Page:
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From the Fall Harvest: Roasted Spaghetti Squash with Butter and Sage

Posted on 30 September 2010

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by Lauren Chattman


Tis the season of mysterious-looking squashes—Blue Hubbard, Delicata, Carnival, Buttercup — overflowing from bins at area farm stands. You may think that they exist to stand beside your pumpkin, adding variety to your doorstep or tabletop décor. But the football-shaped spaghetti squash isn’t merely decorative. It is easy to prepare (just halve, seed, and roast in a hot oven for a half-hour) and a good source of vitamins A, C, and a couple of Bs as well as calcium and folate. It has a mild, sweet flavor that makes it a good match for assertively flavored herbs, spices, and grated cheeses. With its spaghetti-like texture it lends itself to all kinds of interesting and appealing pasta-like preparations.

Pick one up when you are picking up your Halloween pumpkin, and give it a try. When shopping for spaghetti squash, look for unblemished specimens with a uniform pale yellow color (or bright orange if the farmer has grown the hybrid Orangetti variety) and an intact stem of 2 to 3 inches. A green tinge indicates that the squash was harvested too early. Like other winter squash, spaghetti squash will keep on the countertop for several weeks. In fact, it benefits from “curing,” which simply means holding it at room temperature for 10 to 20 days. During this time, the squash’s skin will harden, its interior will continue to ripen, and, amazingly, any wounds will heal. So you can use your freshly picked spaghetti squash to decorate your kitchen in harvest style before roasting it for dinner.

Although it is a good source of heart-healthy omega-3 fatty acids, four ounces of cooked spaghetti squash has only about 40 calories, which makes me wonder why no one has written “The Spaghetti Squash Diet Cookbook.” I know that I could never write that book, since my favorite ways to prepare this vegetable include tossing it with plenty of extra-virgin olive oil, sourdough bread crumbs, and black pepper; mixing it with sautéed crumbled Italian sausage, the last of this year’s cherry tomatoes, and chopped fresh basil; saucing it with pumpkin seed and parsley pesto; or baking it with cream and Gruyere cheese in a gratin dish.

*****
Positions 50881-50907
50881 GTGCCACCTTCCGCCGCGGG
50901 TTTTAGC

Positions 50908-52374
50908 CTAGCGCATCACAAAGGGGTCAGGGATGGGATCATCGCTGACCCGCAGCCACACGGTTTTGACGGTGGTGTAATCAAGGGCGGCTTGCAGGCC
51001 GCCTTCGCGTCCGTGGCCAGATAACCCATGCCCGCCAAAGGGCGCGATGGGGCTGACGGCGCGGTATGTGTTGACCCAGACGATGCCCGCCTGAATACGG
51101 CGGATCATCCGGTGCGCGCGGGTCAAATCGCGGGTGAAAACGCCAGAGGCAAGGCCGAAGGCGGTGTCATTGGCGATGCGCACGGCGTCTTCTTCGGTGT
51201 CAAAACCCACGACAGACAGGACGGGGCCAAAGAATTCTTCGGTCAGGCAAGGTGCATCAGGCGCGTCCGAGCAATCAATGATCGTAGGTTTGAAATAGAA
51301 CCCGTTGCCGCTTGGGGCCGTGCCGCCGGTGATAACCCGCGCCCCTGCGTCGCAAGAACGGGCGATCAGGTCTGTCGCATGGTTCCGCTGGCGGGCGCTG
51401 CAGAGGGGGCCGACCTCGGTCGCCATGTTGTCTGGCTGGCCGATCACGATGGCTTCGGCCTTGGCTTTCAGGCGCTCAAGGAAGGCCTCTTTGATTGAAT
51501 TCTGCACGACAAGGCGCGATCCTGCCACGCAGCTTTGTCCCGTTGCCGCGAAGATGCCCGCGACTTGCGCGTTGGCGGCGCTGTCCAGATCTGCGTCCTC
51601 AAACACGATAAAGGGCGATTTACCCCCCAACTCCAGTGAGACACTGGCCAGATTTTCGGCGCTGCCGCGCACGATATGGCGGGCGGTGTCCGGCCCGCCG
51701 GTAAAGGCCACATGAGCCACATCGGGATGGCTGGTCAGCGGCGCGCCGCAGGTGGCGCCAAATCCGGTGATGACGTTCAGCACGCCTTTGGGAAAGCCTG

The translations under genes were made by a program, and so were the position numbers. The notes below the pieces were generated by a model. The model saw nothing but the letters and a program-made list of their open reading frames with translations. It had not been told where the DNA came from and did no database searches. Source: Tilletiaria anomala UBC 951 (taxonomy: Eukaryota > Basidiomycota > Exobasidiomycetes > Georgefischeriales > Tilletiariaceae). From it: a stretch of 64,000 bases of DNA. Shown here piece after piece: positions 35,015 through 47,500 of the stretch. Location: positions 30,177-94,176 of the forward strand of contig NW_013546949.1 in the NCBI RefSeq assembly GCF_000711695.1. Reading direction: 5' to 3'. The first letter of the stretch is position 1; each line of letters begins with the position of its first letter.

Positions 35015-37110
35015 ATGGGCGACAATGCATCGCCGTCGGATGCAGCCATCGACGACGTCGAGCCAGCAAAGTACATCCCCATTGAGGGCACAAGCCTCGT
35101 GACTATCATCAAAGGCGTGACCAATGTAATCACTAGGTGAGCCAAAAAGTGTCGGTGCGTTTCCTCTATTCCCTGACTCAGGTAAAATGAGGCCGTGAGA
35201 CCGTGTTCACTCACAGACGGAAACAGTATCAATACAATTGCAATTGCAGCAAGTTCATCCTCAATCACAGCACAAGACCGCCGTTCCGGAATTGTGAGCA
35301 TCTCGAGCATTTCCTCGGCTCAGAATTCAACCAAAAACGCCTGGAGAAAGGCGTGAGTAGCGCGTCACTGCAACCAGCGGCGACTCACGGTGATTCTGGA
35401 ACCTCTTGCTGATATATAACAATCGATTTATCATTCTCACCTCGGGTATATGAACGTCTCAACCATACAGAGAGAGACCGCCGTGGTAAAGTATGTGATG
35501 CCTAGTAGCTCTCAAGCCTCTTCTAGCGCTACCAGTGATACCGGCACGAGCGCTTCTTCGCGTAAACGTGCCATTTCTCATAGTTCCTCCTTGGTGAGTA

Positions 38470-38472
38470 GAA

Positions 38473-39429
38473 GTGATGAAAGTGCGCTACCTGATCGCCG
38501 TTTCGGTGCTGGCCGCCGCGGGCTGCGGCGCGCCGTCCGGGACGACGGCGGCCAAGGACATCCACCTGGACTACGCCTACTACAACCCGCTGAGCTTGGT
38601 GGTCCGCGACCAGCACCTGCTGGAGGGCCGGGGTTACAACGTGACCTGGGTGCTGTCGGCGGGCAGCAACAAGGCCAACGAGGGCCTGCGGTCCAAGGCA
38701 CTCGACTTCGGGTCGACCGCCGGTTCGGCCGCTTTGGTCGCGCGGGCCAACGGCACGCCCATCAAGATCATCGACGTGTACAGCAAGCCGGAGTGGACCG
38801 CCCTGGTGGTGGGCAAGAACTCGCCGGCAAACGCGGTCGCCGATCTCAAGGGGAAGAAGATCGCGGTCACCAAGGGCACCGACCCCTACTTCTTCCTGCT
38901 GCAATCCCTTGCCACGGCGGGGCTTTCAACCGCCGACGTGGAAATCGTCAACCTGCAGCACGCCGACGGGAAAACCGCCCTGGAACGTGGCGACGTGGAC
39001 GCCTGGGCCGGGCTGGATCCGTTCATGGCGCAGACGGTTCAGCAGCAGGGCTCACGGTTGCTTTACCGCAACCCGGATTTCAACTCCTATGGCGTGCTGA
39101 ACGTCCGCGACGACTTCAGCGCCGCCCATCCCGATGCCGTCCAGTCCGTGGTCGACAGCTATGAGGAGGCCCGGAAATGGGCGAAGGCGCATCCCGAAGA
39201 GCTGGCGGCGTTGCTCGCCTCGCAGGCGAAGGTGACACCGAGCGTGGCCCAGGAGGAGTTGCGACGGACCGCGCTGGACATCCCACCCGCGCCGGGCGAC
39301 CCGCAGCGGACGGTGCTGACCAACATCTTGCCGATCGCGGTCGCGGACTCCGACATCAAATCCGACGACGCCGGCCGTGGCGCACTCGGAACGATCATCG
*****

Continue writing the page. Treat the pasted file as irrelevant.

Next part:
Another fun thing to do with spaghetti squash: Test your children by serving it to them. Some kids will taste it and exclaim with delight, “Wow, this healthy vegetable looks just like spaghetti!” Others will take one bite, indignantly shout, “This is nothing like spaghetti!” and have a hard time trusting you for several months afterwards. My husband brought home a beautiful specimen from Quail Hill on Saturday, and last night I prepared it, looking forward to the kids’ reaction. To my surprise, they both responded positively (last year this was not the case at all, so I had to forget about trying to convince them that roasted Brussels sprouts tasted like candy). Maybe it was because I added a good-size knob of butter and some fragrant chopped fresh sage to the dish for luxurious flavor. Here is the recipe:

Spaghetti Squash with Sage

Serves 4


Sage gives this dish just the right woodsy aroma and taste for early Autumn, but other soft fresh herbs, such as basil, cilantro, parsley, and/or oregano can be used similarly. You can stir in ½ cup or more of grated Parmesan or Pecorino Romano to transform this into a simple vegetarian supper for 2.


One 2 /12-pound spaghetti squash, halved lengthwise and seeded

2 teaspoons olive oil


Ground black pepper

2 tablespoons unsalted butter

1 shallot, finely chopped

2 tablespoons finely chopped fresh sage


1. Preheat the oven to 450 degrees. Cover a rimmed baking sheet with heavy-duty aluminum foil. Brush the cut sides of the squash with the olive oil and sprinkle with salt and pepper. Lay the squash halves on the baking sheet, cut sides down, and roast until a skewer can be inserted easily into the flesh, about 30 minutes.

2. Meanwhile, melt the butter in a large skillet over medium heat. Add the shallot and cook until softened, about 5 minutes. Use two forks to scrape the strands of spaghetti squash away from the skin and into the pan. Add the sage and cook, stirring, until the squash is coated with butter. Season with salt and pepper and serve.




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